Casualty investigation in the eNav era

Jun 22, 2012, 7:00AM EST
Casualty investigation in the eNav era
Marine casualty investigation has changed dramatically in recent years due to the expansion of electronic navigation.

 In olden days, investigation of marine casualties relied heavily on the experience of the investigating officer.  Statements of witnesses, who were almost always interested parties, were incomplete, self-serving, and often contradictory.  Even the positions of involved ships immediately prior to the casualty could frequently not be determined with needed accuracy.  This has largely changed with the advent of electronic navigation.  Vessel traffic systems (VTSs) are in place in most busy ports.  They record radio calls, radar signals, and, increasingly, AIS transmissions.  On the vessels, ECDIS is being placed on ships of any significant size.  While the major feature of ECDIS is the replacement of paper charts, a secondary feature is its ability to record time, position, heading, speed, and other relevant data.  The voyage data recorder, similar to the black box utilized by commercial aircraft, is largely intended for use in marine casualty investigation.  The full version of the VDR keeps a record of information received electronically and automatically from, among other things, the GPS, radar, gyro-compass, speed log, auto-pilot, echo sounder, rudder indicator, engine data logger, anemometer, alarm panel, fire door/watertight door control board, hull door position indicator, and hull stress monitoring equipment.  In addition, it records information received from microphones positioned on the navigation bridge.  Nowadays, one of the first demands of a marine casualty investigator is for full access to the ship’s ECDIS and VDR.  The data obtained from these instruments frequently makes the investigation very straight-forward.  For example, the investigation of the 2007 allision of the container ship Cosco Busan with the San Francisco-Oakland Bay Bridge was simplified when the course, speed, and position of the ship were pinned down, as well as the confusion on the bridge in the period preceding the allision and the incriminating statements recorded immediately thereafter.  The world has shifted, yet again.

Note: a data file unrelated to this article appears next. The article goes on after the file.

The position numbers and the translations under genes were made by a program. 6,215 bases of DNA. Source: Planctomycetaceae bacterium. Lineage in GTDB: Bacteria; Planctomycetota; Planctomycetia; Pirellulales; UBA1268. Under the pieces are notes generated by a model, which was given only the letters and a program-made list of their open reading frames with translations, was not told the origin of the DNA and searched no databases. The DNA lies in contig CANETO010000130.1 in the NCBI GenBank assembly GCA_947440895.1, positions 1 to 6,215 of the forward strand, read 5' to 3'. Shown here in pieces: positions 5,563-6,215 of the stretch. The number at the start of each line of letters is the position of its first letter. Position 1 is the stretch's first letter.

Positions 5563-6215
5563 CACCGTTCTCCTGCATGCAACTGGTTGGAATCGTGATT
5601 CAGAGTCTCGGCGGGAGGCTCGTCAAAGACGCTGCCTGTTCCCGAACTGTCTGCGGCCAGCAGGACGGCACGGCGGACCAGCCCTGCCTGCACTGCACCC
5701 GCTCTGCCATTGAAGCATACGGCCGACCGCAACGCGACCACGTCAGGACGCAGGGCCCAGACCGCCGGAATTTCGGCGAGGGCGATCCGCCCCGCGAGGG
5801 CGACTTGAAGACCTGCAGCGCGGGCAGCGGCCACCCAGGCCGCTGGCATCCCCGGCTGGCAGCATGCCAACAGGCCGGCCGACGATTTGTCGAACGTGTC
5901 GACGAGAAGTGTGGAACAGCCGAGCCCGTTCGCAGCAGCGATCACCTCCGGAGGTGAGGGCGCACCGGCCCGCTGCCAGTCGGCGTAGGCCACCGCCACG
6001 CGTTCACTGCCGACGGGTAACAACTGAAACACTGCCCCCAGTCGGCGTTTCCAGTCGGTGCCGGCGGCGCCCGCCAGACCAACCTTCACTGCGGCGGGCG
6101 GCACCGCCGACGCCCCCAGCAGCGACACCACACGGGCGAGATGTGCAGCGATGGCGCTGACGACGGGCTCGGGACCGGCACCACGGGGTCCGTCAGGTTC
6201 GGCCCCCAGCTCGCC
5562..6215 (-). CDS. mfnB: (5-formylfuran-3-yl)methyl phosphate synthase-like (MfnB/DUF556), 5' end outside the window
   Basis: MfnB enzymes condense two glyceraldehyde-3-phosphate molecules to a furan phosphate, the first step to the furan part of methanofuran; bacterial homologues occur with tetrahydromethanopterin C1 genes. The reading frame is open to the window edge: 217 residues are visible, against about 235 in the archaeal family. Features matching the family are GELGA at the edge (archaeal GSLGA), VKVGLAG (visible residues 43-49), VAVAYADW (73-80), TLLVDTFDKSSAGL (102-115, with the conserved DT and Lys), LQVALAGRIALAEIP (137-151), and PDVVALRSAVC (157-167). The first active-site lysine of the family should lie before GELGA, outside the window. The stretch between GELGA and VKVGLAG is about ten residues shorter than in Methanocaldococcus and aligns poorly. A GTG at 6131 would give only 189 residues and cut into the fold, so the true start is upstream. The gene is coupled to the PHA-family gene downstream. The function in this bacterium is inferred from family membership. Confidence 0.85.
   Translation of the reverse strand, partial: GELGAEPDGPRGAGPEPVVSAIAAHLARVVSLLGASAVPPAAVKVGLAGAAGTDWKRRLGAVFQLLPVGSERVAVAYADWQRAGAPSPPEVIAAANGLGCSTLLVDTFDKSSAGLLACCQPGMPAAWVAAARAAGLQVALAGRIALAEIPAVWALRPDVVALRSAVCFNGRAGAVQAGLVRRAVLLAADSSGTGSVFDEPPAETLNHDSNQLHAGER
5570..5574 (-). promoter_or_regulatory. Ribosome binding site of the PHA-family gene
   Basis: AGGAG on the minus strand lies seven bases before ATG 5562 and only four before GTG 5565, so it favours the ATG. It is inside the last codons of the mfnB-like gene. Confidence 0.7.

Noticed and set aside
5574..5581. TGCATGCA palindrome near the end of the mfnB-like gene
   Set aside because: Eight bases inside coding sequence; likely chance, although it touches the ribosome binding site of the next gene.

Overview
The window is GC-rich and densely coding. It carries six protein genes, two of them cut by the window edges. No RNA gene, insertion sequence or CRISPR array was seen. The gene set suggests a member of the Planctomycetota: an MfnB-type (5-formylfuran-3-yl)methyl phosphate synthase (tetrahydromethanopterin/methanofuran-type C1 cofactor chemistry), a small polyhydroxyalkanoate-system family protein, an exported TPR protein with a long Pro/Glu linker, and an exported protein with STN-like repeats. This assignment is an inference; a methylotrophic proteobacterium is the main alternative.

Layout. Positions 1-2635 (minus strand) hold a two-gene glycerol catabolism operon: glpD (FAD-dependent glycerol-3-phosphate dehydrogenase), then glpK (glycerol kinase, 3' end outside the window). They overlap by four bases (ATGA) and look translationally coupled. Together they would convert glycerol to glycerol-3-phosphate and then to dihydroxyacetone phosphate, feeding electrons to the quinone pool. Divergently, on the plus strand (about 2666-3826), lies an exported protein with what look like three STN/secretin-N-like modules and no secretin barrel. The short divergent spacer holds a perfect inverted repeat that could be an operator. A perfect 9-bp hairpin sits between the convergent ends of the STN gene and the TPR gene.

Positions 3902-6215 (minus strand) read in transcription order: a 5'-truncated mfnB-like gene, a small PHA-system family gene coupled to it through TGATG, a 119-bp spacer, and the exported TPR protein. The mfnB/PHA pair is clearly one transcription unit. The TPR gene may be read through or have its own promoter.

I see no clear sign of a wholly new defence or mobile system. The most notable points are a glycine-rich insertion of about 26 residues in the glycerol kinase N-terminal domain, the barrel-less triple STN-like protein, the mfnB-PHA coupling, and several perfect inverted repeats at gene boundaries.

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Comments
capt. pushpinder singh sandhu
Hi Ken
In the world of VDR & VTS etc.(or e-Nav) There is hardly any scope for frudulent master to hide any fact. Investigations are more transparent and guilty can be nailed without any scope of doubt.
6/27/2012 1:23:13 AM
 
Alan Loynd
I wish it was that atraightforward. In the hands of a clever lawyer, even the most obviously incorrect behaviour can be justified.
Much of the technology was never intended for forensic purposes, even though lawyers analyse it to death, and like all technology, it is often unreliable.
Examples:
- a VDR with several microphones out of order, so only some comments were recorded.
- a pilot says 'ignore him' just before he slams into a small vessel and sinks it. Did he mean the other vessel, or the VTS operator who called him on VHF at around the same time?

In my limited experience, the technology often muddies the waters, especially in criminal cases where the judge has no idea what the mariners are talking about. Such judges feel qualified to consider voice recordings and AIS data, however flawed or corrupted, but show them a manual plot or anything remotely professional and they glaze over.
6/28/2012 3:52:21 PM
 
Dennis Bryant
In my view, you are both correct. In many instances, eNav can provide valuable data concerning a marine casualty that would not otherwise be available. In some instances, though, it may just add to the confusion.
Dennis
6/29/2012 7:54:16 AM